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Multiple-Sclerosis Fact Sheet

4_167_MSFACTS_720Multiple sclerosis (MS) is an autoimmune disorder that affects the nervous system. When someone has MS, that person’s own immune system attacks its own nervous system, which causes periods of vision loss, numbness, pain and an array of other symptoms. Your nervous system consists of specialized cells called neurons, which transmit signals to and from your brain. You use neurons every time you move, walk, read, think, see, feel objects, etc. If something happens to any one of those groups of neurons, it will prevent you from doing everyday tasks you take for granted.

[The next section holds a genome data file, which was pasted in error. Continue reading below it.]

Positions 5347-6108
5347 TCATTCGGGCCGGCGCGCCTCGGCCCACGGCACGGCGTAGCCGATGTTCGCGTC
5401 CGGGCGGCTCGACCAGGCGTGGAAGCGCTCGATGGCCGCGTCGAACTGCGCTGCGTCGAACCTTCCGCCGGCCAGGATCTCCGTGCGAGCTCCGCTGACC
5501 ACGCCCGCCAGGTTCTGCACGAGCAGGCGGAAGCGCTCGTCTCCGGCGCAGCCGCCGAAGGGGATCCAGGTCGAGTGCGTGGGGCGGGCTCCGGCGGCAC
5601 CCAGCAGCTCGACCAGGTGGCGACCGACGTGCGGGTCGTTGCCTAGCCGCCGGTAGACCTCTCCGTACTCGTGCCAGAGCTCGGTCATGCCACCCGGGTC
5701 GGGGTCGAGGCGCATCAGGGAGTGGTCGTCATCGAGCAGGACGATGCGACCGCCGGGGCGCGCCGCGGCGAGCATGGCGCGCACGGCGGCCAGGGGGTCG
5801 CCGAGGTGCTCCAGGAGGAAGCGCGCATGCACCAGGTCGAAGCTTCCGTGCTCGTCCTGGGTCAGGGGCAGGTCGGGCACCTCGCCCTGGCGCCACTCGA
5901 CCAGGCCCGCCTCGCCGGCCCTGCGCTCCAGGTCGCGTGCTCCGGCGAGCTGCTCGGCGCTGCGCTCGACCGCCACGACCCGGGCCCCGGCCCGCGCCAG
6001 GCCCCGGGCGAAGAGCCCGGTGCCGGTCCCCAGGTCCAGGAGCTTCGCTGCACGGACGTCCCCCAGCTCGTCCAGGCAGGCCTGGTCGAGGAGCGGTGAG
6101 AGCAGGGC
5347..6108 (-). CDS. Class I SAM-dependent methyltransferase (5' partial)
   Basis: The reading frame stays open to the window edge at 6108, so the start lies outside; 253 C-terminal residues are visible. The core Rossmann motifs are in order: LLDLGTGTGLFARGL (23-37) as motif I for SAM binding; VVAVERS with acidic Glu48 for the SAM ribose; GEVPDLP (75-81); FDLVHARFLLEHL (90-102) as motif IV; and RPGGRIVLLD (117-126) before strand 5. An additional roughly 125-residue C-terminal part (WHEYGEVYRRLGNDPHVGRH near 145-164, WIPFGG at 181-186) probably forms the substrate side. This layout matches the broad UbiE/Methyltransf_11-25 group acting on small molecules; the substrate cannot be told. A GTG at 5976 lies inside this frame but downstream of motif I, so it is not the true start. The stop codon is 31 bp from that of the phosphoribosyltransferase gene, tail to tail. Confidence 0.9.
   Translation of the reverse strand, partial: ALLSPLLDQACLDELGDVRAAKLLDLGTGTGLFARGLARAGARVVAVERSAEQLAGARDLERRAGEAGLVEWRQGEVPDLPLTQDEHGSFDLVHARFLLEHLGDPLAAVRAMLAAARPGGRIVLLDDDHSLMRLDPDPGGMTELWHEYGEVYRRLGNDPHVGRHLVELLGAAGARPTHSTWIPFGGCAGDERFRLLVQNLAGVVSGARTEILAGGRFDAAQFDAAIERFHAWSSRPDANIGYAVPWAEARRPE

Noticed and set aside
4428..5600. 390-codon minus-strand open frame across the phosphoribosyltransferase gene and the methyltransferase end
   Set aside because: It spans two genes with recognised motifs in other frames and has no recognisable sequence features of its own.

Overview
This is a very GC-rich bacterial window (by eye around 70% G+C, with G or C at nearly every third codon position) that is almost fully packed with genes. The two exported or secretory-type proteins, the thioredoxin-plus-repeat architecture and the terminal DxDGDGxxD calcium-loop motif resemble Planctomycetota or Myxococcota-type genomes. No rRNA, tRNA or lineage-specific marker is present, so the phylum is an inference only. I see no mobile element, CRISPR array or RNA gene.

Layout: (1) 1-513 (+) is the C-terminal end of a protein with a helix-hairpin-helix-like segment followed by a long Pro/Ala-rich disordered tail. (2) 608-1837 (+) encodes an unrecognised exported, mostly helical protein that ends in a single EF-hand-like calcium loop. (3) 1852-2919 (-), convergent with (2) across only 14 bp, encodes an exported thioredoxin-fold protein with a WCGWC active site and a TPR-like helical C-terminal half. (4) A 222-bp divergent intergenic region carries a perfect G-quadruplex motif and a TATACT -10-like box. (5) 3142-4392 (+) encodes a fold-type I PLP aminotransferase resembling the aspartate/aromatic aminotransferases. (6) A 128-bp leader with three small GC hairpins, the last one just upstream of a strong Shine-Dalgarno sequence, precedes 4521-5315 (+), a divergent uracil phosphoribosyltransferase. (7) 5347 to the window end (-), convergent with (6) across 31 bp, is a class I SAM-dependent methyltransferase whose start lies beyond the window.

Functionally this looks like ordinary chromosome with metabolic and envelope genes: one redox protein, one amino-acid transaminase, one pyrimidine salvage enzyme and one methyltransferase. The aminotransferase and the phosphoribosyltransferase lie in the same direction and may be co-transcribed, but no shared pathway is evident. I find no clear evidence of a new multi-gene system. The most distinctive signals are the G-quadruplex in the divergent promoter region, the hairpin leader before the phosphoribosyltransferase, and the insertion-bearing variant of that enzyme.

During an MS flare up, the immune system attacks a component of the nervous system called myelin, which is a special cover on the neurons that help them work properly. It works like insulating material on electric wire; without it, the neurons become unable to function.


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